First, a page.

SorryForThis Ransomware

SorryForThis Ransomware Description

Cybercriminals from all over the world keep developing and distributing ransomware threats. This is due to the fact that even individuals with little skill and almost no experience in the field of cybercrime can try their luck with a ransomware threat. This is because it is very easy for one to get their hands on the code of already existing data-encrypting Trojans and alter it to their liking. One of the newest file-locking Trojans spotted in the wild is called the SorryForThis Ransomware.

The Authors Have Likely Used a Free Ransomware Builder

Upon dissecting the SorryForThis Ransomware, malware researchers concluded that it is highly likely that the authors of this threat may have used a free ransomware builder. These builders are available online and make it much easier for shady individuals to create data-encrypting Trojans without too much effort. The researchers studying the SorryForThis Ransomware came to this conclusion as they spotted stark similarities between this ransomware threat and two other variants dubbed Cyclone Ransomware and Noblis Ransomware. All three ransomware threats appear to have very similar code and design.

Propagation and Encryption

It is not clear how the SorryForThis Ransomware is being distributed exactly. Some speculate that the creators of the SorryForThis Ransomware are taking utilizing mass spam email campaigns to spread this threat. This is likely the most common technique of spreading ransomware threats. The emails in question often contain a corrupted attachment that the user is urged to open. Upon opening the attached file, the users also will trigger the execution of the bad code it carries, and infect their PCs. There are other infection vectors that can be used to distribute ransomware threats such as bogus software updates, torrent trackers, and pirated copies of popular applications. Data-locking Trojans make sure to cause enough damage to the compromised host that the user will consider paying up the ransom fee demanded. This is why they often target a very long list of file types, as this increases their chances of being paid. The SorryForThis Ransomware will scan the system looking for the aforementioned filetypes, and once they have been located, the threat will begin its encryption process. All the encrypted files will likely be given an additional extension at the end of their file names.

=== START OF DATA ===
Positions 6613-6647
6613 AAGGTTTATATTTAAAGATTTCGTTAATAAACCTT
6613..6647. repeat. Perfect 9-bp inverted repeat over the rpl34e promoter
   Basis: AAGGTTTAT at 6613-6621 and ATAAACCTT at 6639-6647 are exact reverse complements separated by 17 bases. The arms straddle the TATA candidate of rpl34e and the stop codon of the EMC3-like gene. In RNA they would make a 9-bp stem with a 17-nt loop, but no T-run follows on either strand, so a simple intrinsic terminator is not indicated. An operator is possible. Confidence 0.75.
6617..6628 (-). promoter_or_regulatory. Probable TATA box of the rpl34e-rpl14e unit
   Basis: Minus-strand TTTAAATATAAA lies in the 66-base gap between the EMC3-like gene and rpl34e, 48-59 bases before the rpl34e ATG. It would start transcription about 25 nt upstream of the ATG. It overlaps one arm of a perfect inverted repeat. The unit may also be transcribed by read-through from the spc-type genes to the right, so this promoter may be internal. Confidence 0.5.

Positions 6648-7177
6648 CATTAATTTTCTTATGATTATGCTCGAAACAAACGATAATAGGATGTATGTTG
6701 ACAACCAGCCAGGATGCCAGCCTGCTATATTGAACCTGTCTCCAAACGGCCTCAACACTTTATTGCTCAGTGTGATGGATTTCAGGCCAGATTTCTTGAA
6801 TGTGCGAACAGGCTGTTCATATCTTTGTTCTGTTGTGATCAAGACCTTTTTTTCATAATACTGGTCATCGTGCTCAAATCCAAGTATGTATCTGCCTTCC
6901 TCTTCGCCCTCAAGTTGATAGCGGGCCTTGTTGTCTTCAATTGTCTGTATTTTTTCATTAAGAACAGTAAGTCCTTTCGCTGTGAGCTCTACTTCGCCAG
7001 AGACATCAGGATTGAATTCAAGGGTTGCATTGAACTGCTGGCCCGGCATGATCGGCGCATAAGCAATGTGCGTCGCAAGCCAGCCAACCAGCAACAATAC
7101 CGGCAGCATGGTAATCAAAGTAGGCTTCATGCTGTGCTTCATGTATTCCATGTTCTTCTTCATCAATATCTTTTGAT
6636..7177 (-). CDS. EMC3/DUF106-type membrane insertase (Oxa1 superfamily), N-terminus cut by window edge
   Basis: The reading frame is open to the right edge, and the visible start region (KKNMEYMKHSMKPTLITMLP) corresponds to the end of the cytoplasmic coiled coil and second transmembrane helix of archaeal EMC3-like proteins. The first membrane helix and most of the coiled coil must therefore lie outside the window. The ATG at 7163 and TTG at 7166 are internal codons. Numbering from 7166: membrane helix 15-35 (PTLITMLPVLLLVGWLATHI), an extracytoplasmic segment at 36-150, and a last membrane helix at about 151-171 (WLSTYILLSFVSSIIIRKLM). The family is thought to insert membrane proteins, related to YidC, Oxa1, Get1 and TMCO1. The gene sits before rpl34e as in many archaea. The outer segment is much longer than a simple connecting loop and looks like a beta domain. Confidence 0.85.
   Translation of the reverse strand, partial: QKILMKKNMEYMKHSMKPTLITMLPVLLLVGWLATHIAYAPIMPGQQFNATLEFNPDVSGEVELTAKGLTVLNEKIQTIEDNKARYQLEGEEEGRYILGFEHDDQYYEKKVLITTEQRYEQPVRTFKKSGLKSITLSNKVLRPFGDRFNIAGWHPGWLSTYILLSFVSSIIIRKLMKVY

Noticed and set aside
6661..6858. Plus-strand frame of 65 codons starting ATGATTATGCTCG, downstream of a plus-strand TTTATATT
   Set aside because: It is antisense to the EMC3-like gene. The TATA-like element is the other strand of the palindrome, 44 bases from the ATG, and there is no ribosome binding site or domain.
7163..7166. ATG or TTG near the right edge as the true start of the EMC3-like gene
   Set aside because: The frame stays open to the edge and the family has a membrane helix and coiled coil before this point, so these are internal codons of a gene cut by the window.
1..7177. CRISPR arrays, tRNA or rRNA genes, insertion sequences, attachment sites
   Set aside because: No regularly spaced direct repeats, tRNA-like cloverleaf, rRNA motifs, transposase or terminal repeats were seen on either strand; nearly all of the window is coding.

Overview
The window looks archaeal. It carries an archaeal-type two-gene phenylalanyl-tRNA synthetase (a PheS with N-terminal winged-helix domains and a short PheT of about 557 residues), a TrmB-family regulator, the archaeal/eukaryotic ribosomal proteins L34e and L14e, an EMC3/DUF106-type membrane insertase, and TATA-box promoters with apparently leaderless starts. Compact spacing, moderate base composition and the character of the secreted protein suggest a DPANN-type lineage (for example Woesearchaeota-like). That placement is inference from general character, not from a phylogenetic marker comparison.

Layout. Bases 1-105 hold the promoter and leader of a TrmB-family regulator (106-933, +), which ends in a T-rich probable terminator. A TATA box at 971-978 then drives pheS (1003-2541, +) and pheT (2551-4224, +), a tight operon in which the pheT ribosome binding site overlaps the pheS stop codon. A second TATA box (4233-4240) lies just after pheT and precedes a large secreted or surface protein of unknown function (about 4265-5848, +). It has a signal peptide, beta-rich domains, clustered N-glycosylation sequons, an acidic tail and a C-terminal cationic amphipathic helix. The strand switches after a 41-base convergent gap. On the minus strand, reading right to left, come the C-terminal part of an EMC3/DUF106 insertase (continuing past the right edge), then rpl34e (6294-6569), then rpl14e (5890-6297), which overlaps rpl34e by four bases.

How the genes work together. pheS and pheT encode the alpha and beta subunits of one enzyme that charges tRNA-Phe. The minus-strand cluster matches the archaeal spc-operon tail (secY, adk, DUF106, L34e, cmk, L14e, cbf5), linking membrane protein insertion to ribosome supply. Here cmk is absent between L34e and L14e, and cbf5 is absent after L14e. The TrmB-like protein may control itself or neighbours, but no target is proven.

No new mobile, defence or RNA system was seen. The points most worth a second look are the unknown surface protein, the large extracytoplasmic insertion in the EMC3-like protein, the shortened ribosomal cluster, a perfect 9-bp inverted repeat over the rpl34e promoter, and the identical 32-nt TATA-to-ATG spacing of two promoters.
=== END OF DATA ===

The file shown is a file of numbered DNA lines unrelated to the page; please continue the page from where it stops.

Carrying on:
The Ransom Note

After the encryption process is through, the SorryForThis Ransomware will present the user with its ransom note, which pops up in a new window. The background of the window is red, and the note states, "YOUR FILES HAVE BEEN ENCRYPTED!." The attackers claim to have used the AES-256 encryption algorithm. They state that the victim needs to pay a ransom fee in exchange for a decryption key, which will supposedly unlock all the affected files. The ransom fee mentioned is 0.08 Bitcoin (which is $740 approximately at the time of typing this post). The attackers also appear to have set a 24-hour deadline and claim that unless the ransom fee is paid within this timeframe, they will destroy the decryption key, which the victim needs to unlock their data.

We would advise you against working with cyber crooks. They do not tend to keep their promises, and you may never receive the promised decryption key even if you pay the hefty sum demanded. You should consider downloading and installing a reputable anti-virus software suite, which will not only help you remove the SorryForThis Ransomware from your system but keep your computer safe in the future.

Do You Suspect Your PC May Be Infected with SorryForThis Ransomware & Other Threats? Scan Your PC with SpyHunter

SpyHunter is a powerful malware remediation and protection tool designed to help provide PC users with in-depth system security analysis, detection and removal of a wide range of threats like SorryForThis Ransomware as well as a one-on-one tech support service. Download SpyHunter's FREE Malware Remover
Note: SpyHunter's scanner is only for malware detection. If SpyHunter detects malware on your PC, you will need to purchase SpyHunter's malware removal tool to remove the malware threats. Read more on SpyHunter. Free Remover allows you to run a one-off scan and receive, subject to a 48-hour waiting period, one remediation and removal. Free Remover subject to promotional details and Special Promotion Terms. To understand our policies, please also review our EULA, Privacy Policy and Threat Assessment Criteria. If you no longer wish to have SpyHunter installed on your computer, follow these steps to uninstall SpyHunter.

Security Doesn't Let You Download SpyHunter or Access the Internet?

Solutions: Your computer may have malware hiding in memory that prevents any program, including SpyHunter, from executing on your computer. Follow to download SpyHunter and gain access to the Internet:
  • Use an alternative browser. Malware may disable your browser. If you're using IE, for example, and having problems downloading SpyHunter, you should open Firefox, Chrome or Safari browser instead.
  • Use a removable media. Download SpyHunter on another clean computer, burn it to a USB flash drive, DVD/CD, or any preferred removable media, then install it on your infected computer and run SpyHunter's malware scanner.
  • Start Windows in Safe Mode. If you can not access your Window's desktop, reboot your computer in "Safe Mode with Networking" and install SpyHunter in Safe Mode.
  • IE Users: Disable proxy server for Internet Explorer to browse the web with Internet Explorer or update your anti-spyware program. Malware modifies your Windows settings to use a proxy server to prevent you from browsing the web with IE.
If you still can't install SpyHunter? View other possible causes of installation issues.

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